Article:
On December 11, 2010, at 1241 Pacific standard time, a Mooney M20J, N4326H, collided with the runway surface during takeoff at Chino Airport, Chino, California. The student pilot/owner was operating the airplane under the provisions of Title 14 Code of Federal Regulations Part 91. The student pilot sustained serious injuries, and the certified flight instructor (CFI) was not injured. The airplane sustained substantial damage secondary to impact forces and a post crash fire. The instructional flight departed John Wayne-Orange County Airport, Santa Ana, California, about 1200. Visual meteorological conditions prevailed, and no flight plan had been filed. Use your browsers 'back' function to return to synopsisReturn to Query Page
The CFI stated that they had just completed two simulated short-field takeoffs and decided to perform a simulated soft-field takeoff. The student pilot was at the controls during the takeoff roll, and as the airplane rotated, the nose lifted at an angle that the CFI determined was excessive. He verbally coached the student to lower the nose, but the nose did not lower. He again requested that the student lower the nose, but he did not respond. The airplane then began to drift to the left, so the CFI took the controls, and attempted to lower the nose. Before the angle of attack was corrected, the right wing dropped. The CFI responded with rudder input, which was followed by an opposite wing drop. The airplane then landed hard, and skidded off the runway on its belly; the CFI reported that fire simultaneously erupted as the airplane slid to a stop.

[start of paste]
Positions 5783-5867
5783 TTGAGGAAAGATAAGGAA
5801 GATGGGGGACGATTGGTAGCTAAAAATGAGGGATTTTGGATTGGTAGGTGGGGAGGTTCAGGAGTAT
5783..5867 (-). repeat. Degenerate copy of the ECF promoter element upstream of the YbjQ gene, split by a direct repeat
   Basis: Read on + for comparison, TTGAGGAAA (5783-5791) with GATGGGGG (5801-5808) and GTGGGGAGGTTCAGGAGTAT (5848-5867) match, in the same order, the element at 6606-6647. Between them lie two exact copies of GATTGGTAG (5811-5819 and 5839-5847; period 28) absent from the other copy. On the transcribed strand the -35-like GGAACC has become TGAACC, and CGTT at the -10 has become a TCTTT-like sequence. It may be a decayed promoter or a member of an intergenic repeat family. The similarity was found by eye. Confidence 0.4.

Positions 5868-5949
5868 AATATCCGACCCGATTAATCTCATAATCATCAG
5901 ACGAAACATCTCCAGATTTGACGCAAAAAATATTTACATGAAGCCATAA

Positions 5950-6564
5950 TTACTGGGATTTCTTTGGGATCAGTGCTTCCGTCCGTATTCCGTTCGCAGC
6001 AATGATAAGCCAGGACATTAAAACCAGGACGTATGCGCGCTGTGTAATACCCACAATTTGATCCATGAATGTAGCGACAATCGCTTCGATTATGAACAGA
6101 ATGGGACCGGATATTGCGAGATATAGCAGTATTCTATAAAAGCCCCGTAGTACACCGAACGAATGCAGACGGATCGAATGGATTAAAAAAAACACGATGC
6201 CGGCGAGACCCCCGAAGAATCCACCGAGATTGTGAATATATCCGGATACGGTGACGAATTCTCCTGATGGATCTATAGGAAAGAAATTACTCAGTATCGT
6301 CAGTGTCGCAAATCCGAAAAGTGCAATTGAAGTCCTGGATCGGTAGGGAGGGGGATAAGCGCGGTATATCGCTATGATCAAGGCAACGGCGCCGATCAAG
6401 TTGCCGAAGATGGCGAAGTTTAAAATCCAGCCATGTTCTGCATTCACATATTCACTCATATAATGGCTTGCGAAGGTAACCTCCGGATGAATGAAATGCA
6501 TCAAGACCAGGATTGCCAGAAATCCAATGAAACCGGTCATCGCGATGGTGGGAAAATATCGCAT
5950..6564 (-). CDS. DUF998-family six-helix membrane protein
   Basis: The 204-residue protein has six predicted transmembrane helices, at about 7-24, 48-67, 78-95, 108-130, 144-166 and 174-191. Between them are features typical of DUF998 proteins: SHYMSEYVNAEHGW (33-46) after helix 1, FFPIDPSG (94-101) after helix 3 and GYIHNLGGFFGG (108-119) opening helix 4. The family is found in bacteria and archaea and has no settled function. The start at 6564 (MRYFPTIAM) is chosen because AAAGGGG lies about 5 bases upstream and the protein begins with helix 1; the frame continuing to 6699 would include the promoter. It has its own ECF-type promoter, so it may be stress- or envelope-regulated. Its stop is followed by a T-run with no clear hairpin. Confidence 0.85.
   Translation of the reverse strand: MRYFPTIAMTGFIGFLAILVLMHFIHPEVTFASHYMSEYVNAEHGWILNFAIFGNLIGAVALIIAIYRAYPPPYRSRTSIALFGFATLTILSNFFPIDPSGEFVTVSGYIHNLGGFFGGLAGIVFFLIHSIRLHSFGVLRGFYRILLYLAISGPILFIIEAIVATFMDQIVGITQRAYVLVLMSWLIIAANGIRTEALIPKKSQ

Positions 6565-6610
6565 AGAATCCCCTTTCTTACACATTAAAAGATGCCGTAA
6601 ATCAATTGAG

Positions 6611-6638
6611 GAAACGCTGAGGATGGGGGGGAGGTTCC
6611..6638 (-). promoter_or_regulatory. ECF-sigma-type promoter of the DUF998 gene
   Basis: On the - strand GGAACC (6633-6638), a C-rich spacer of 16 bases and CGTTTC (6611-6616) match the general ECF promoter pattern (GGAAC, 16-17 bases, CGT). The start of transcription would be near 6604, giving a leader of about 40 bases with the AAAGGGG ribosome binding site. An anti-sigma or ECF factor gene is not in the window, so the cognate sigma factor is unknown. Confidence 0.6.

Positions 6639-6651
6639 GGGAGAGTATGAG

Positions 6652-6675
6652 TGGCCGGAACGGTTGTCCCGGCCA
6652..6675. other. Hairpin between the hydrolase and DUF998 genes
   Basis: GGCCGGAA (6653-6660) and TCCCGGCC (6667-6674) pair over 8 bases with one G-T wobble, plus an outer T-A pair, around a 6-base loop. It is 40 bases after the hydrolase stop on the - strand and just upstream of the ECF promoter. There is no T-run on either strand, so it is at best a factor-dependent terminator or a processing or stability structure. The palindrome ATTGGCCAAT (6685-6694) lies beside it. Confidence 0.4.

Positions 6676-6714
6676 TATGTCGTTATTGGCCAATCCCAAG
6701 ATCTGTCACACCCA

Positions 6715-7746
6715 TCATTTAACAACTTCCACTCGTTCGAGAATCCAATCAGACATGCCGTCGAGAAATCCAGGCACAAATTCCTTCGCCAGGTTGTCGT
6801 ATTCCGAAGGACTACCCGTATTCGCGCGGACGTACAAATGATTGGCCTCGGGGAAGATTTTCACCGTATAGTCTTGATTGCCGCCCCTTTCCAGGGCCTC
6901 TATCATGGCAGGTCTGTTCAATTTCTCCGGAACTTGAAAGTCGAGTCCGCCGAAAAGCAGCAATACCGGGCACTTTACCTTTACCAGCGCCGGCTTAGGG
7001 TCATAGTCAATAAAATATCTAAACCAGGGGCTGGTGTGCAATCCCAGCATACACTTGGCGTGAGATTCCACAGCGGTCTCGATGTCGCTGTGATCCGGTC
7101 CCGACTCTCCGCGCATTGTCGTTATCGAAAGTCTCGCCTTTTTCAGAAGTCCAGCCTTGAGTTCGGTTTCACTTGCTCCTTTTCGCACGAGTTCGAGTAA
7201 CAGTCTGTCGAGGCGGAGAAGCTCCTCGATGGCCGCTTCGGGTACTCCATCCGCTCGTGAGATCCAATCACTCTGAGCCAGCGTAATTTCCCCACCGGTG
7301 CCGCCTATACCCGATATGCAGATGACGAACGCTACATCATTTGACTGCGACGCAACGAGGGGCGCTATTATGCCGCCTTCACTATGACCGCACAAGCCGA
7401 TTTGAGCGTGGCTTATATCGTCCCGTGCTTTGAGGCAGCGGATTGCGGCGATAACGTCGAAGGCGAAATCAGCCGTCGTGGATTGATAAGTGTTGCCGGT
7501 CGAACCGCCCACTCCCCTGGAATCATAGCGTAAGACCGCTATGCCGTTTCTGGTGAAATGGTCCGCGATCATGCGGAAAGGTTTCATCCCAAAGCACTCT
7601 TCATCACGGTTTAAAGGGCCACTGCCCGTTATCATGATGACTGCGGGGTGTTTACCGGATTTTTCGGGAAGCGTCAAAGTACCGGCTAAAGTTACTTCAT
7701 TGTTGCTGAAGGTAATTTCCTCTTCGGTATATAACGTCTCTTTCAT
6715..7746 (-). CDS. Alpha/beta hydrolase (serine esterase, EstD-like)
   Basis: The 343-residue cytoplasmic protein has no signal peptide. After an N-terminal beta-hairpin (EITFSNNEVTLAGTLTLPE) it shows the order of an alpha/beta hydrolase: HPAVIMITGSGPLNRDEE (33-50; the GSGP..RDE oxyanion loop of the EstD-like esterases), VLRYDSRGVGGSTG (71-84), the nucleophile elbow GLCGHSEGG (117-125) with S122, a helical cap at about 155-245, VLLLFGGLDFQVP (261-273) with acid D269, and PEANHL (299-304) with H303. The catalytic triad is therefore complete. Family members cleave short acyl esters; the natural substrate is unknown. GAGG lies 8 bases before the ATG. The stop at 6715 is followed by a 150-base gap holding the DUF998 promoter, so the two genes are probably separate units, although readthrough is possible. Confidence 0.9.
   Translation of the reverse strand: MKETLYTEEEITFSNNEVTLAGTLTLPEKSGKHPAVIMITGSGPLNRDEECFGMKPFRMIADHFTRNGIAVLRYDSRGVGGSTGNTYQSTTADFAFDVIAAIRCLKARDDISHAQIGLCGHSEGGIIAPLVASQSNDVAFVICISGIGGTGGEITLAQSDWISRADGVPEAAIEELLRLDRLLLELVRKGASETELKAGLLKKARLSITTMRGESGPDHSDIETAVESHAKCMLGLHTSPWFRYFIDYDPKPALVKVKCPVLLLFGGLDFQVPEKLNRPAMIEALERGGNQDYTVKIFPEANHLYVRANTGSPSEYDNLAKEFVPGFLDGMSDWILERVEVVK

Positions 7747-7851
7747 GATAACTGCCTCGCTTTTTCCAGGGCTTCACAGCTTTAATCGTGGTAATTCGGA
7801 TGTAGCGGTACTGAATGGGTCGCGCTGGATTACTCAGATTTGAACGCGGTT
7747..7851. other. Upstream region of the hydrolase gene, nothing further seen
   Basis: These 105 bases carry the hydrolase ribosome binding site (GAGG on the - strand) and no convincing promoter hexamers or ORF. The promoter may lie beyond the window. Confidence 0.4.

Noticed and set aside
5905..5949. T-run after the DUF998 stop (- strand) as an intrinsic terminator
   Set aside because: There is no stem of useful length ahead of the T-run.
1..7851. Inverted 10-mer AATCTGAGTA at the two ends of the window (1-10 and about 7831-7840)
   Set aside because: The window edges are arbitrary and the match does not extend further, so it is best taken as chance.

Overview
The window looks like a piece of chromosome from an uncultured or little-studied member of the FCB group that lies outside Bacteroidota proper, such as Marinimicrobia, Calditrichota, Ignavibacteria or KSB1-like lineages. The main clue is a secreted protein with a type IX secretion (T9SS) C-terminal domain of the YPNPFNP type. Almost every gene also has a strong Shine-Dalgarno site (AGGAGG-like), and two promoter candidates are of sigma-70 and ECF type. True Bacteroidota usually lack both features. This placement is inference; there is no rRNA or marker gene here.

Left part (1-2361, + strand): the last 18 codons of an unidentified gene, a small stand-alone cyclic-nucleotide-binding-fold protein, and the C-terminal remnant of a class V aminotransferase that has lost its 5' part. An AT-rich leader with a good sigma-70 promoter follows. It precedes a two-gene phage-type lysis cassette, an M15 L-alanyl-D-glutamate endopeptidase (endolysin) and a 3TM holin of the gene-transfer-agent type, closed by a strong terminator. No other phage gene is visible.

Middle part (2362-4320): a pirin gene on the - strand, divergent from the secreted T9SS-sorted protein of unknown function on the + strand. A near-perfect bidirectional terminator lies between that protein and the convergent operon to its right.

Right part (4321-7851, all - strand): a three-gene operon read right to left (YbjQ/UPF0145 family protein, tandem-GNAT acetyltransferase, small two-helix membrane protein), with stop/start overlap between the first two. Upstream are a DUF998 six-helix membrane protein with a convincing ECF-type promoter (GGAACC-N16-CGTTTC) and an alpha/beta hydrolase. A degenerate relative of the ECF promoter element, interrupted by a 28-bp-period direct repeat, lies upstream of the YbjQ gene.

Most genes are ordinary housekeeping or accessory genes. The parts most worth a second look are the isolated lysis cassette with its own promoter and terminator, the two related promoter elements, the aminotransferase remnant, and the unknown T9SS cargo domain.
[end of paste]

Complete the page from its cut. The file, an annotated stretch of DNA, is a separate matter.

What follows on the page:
The airplane came to rest on a taxiway, adjacent to the departure runway. The left main landing gear was located next to a manhole cover on the grass intermediate verge. The soil appeared freshly disrupted in the area of the cover, and a scrape and burn mark continued across the taxiway surface to the airplane’s location.
The airplane was consumed by post accident fire, with only the outboard wing sections and tail remaining. Examination of the wreckage by the NTSB investigator-in-charge revealed that the steel flight controls were continuous from each control surface through to their respective cabin flight controls. The jack screw actuator extension dimensions for the elevator trim, landing gear, and flaps were compared to Mooney reference documentation. The positions revealed that the airplane was configured with the landing gear down, and flaps fully extended (33 degrees), with the elevator set to the takeoff trim position.
According to the Mooney Pilot's Operating Handbook, applicable to the airplane serial number and type, prior to takeoff, the wing flaps should be set for the takeoff configuration of 15 degrees.
The CFI reported no preimpact mechanical malfunctions or failures with the airframe or engine that would have precluded normal operation. All sections of the airplane were located at the accident site.